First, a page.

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Landmark Approval of Kymriah Won, Novartis' Next Test Is Scaling CAR-T Manufacturing
As the case for CAR-T's clinical efficacy grew, one of the central questions for biopharmas like Novartis and Kite Pharma, Inc., became whether the remarkable technology would be commercially reproducible, according to a recent BioPharma Dive article.
Due to the personalized nature of each dose of CAR-T treatment, manufacturing and selling CAR-T therapies presents unique logistical hurdles that will test the ability of Novartis and others following it to scale beyond clinical studies.
In marketing tisagenlecleucel (Kymriah), Novartis will need to both successfully manage a logistics network under tight time constraints and manufacture highly personalized treatments, the article said.
Given the high-profile nature of the space, any setbacks will be scrutinized heavily—especially since Novartis has priced tisagenlecleucel at $475,000 per patient. While the company plans to collaborate with the federal government on an outcomes-based approach to payment, it will be particularly challenging if Novartis runs into difficulties keeping up with demand.
Over the next month, Novartis plans to initially introduce tisagenlecleucel to 20 treatment centers, expanding that network to 32 centers by the end of the year.
For each center, Novartis will handle onboarding directly, training medical staff on how to extract and re-infuse patient white blood cells as well as manage the common side effects to CAR-T therapy.
Cells collected from patients in those sites will then be shipped to Novartis' production facility in Morris Plains, New Jersey. For this part of the process, Novartis will use cryopreservation to protect the cells during transport, the article explained.
In manufacturing tisagenlecleucel, Novartis will need to take individual patient cells—by definition heterogeneous raw material—and reliably transform those cells into a potent and consistent CAR-T therapy.
Novartis says its cell processing takes between 10 to 12 days. Add on quality assessments and transportation, and the total time from cell extraction to re-infusion should take on average about 22 days, according to the company.
Shortening turnaround times as much as possible is particularly essential given the patient population Novartis aims to treat. Tisagenlecleucel was approved for pediatric and young adult patients with refractory B-cell acute lymphoblastic leukemia (ALL) that has relapsed more than twice. These patients have largely run out of options and don't have time to spare for manufacturing or logistic delays.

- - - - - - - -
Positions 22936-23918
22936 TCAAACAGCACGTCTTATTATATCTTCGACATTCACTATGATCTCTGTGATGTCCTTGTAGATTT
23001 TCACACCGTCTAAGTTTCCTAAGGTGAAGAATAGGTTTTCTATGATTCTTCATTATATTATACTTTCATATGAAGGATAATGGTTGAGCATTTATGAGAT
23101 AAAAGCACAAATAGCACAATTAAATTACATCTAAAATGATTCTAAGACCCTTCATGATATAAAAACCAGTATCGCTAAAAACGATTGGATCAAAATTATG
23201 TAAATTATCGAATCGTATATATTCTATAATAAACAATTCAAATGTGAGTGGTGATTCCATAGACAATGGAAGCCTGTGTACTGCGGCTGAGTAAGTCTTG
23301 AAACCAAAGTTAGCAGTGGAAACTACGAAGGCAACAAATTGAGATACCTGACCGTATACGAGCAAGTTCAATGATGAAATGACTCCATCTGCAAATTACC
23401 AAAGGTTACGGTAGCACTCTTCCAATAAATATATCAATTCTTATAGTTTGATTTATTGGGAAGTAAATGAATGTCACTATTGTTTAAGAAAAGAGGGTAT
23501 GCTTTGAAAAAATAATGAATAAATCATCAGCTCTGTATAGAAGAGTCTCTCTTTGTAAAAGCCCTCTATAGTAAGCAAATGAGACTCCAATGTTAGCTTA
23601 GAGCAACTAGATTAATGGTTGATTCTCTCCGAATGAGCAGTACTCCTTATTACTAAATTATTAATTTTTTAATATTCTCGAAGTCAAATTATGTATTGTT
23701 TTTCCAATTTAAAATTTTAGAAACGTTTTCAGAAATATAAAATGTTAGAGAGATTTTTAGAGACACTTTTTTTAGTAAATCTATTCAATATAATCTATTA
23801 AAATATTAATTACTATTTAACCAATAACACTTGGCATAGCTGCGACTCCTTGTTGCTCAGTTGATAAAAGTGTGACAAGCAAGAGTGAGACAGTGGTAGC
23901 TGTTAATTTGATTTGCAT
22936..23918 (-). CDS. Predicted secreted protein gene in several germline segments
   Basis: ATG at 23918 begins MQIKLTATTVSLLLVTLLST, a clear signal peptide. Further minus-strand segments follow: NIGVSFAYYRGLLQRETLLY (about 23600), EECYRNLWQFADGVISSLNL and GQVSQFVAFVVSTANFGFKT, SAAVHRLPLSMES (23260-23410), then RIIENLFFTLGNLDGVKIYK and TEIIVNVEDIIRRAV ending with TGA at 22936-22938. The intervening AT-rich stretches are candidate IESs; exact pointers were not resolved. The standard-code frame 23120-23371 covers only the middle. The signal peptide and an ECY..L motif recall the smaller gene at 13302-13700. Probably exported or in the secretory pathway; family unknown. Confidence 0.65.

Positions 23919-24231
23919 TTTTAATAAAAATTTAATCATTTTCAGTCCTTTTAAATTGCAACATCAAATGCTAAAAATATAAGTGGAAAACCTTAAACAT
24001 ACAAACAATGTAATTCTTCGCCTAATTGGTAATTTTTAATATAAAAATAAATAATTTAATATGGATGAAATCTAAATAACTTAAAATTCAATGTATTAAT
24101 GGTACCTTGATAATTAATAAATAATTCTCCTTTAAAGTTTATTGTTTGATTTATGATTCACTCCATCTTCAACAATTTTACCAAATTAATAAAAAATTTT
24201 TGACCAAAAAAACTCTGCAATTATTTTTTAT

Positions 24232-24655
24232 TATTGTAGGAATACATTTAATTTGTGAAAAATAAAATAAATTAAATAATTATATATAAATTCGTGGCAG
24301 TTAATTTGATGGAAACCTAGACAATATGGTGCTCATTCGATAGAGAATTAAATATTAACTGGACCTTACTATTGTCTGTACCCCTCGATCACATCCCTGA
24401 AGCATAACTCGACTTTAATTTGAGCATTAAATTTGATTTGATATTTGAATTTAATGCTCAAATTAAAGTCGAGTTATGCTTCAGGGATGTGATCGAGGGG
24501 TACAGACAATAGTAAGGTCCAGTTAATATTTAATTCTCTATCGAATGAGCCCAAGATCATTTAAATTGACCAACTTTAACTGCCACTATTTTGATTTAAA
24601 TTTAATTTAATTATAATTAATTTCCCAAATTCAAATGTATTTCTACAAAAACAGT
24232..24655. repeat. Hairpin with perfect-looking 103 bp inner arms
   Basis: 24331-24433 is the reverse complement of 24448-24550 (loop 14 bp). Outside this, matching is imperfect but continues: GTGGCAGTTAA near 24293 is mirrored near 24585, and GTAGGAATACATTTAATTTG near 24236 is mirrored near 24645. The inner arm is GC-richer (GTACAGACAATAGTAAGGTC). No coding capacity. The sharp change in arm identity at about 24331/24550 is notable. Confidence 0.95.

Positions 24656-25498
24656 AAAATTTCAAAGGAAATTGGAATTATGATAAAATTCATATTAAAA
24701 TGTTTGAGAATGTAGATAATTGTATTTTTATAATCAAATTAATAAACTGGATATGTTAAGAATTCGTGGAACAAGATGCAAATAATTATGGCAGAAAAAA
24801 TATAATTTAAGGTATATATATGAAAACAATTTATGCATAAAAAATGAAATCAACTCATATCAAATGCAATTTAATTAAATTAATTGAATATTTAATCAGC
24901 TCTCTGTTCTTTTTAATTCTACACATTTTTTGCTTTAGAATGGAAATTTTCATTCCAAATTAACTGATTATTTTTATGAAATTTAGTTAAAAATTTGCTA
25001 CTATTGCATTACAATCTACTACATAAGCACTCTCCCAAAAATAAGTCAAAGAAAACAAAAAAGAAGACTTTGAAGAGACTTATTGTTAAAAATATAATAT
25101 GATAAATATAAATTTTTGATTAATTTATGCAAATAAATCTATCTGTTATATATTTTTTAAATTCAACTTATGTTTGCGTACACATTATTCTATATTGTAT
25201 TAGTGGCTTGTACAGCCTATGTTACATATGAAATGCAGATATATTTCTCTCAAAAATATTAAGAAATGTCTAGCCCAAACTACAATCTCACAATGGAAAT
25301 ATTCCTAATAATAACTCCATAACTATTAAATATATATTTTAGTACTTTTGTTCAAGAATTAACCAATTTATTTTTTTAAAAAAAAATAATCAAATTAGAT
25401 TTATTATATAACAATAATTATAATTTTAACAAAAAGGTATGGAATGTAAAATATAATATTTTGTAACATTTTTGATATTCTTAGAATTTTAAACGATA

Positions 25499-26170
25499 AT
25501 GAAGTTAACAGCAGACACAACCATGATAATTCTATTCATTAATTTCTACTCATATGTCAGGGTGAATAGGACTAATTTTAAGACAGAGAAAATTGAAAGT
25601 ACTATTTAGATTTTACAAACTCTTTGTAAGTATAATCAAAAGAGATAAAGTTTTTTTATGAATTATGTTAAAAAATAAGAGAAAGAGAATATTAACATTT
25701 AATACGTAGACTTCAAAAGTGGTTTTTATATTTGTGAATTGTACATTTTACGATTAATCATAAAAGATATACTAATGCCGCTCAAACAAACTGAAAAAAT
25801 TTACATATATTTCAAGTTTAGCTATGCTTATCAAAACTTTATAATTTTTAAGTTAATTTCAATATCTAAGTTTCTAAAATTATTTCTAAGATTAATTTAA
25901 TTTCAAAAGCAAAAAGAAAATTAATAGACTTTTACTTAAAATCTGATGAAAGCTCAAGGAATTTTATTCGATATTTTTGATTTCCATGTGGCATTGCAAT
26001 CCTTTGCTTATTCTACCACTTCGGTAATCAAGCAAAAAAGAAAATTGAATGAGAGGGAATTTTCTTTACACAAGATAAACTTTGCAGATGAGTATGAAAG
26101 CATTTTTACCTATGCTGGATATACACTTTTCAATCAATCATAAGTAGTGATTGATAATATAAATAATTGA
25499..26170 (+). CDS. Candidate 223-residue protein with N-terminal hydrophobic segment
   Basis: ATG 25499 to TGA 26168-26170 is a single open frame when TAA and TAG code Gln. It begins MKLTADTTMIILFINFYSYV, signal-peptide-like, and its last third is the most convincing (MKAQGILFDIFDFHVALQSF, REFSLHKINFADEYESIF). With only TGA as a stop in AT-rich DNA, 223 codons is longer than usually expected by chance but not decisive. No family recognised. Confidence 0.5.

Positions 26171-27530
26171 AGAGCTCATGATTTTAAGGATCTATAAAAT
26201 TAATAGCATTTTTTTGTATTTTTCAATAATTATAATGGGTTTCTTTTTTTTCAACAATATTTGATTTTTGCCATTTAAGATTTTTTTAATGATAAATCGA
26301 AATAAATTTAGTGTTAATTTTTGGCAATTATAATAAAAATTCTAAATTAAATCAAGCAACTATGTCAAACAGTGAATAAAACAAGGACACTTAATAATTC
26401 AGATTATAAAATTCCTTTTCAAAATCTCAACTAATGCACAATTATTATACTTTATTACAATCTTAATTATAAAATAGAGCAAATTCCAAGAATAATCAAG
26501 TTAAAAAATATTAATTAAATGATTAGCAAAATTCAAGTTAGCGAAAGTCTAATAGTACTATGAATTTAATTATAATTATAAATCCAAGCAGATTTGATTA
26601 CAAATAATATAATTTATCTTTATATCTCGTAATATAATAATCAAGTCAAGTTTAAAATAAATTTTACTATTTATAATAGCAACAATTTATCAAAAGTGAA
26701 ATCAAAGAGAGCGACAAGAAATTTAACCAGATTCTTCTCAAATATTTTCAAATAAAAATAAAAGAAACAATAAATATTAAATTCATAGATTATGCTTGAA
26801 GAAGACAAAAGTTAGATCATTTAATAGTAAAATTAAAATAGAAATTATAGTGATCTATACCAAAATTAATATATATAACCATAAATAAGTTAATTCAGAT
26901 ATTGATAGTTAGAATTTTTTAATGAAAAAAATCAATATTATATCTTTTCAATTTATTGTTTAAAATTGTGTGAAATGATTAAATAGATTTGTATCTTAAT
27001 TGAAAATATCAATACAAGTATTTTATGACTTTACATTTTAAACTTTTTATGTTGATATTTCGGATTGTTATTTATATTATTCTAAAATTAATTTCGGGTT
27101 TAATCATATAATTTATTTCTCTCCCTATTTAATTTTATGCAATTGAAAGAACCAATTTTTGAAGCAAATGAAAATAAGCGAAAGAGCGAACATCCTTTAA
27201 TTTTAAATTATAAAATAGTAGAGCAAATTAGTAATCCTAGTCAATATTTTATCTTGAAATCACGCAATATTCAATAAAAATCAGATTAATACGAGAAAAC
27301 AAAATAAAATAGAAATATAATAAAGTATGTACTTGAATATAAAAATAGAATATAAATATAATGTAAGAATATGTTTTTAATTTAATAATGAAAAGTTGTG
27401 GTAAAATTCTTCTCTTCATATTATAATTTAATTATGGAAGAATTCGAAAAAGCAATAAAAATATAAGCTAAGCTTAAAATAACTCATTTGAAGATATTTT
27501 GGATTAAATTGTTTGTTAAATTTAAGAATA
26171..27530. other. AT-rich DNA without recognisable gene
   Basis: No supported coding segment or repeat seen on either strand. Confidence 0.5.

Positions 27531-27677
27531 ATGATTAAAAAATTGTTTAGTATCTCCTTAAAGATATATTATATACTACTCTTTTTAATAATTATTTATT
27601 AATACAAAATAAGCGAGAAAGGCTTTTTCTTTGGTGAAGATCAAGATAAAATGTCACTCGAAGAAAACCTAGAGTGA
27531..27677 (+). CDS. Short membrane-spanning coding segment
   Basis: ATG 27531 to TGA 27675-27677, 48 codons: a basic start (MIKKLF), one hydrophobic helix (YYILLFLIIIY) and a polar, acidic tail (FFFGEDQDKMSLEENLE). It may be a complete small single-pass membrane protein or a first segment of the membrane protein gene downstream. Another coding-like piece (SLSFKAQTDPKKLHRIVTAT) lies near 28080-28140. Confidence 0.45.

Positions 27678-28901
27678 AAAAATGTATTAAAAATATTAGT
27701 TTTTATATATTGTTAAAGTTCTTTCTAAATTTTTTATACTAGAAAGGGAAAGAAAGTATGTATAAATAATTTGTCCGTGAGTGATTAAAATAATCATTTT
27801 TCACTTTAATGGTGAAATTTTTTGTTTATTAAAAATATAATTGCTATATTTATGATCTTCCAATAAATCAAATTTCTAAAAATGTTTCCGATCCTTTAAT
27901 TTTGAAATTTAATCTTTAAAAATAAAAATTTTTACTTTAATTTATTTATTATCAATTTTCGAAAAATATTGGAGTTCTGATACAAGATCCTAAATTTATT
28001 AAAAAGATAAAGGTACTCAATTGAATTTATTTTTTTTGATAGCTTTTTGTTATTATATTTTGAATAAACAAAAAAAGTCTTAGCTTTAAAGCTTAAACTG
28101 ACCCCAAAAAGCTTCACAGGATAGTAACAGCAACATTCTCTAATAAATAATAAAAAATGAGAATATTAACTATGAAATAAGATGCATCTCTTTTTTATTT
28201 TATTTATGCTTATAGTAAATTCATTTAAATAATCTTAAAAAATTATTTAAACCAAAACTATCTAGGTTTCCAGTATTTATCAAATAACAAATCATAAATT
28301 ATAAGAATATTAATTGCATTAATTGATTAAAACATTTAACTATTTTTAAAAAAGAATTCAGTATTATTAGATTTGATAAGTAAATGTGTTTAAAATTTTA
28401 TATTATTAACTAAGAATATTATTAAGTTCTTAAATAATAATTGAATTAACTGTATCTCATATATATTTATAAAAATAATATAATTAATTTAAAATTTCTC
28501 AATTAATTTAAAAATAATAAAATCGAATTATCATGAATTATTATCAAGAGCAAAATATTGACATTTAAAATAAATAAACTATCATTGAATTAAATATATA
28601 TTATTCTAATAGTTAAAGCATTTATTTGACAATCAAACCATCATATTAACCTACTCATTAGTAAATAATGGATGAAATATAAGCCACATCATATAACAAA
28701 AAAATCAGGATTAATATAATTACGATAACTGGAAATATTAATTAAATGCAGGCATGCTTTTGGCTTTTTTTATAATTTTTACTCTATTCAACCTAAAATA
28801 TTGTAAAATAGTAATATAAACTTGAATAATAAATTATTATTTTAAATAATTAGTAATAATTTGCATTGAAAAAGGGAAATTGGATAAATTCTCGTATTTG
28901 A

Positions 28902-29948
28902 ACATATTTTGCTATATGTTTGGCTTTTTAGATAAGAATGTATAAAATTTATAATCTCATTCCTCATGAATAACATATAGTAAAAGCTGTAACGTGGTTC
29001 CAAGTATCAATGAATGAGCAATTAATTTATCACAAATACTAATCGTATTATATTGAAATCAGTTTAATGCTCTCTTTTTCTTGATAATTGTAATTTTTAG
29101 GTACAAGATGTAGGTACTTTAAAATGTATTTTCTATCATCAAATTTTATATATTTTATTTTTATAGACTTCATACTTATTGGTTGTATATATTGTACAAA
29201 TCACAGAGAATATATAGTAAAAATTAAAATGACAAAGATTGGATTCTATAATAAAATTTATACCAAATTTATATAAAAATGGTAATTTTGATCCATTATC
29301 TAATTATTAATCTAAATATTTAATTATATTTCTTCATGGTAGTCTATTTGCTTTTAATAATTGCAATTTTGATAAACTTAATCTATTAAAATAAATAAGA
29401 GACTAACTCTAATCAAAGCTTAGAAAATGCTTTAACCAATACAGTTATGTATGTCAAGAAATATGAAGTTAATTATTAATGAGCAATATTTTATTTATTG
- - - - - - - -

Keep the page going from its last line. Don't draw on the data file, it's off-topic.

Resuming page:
In other clinical trials in lymphoma patients, Novartis was unable to manufacture tisagenlecleucel for nine out of 141 patients, although the company says that was largely due to insufficient starting material extracted from patients. Subsequently, over the last 30 patients treated in Novartis' JULIET study, the pharma notched a 97% manufacturing success rate.
These improvements have helped build confidence both at Novartis and among analysts and investors that the company will be able to meet the demands of a controlled rollout for the treatment.
Novartis has also inked partnerships with Oxford BioMedica plc and Cryport, Inc., to ensure commercial supply of lentiviral vectors used in tisagenlecleucel manufacturing and to add cryogenic logistics support, respectively.
While Novartis will be first, Kite looks set to follow soon behind. The biotech's CAR-T therapy axi-cel (axicabtagene ciloleucel) is currently under review at the FDA for approval in diffuse large B-cell lymphoma.
If approved, Kite will face similar challenges as Novartis and has extensively prepped its manufacturing and supply capabilities ahead of an FDA decision. Company executives say they will be able to support a vein-to-vein turnaround time for their CAR-T of between 16 and 18 days, according to the article.
Source: BioPharma Dive; August 31, 2017.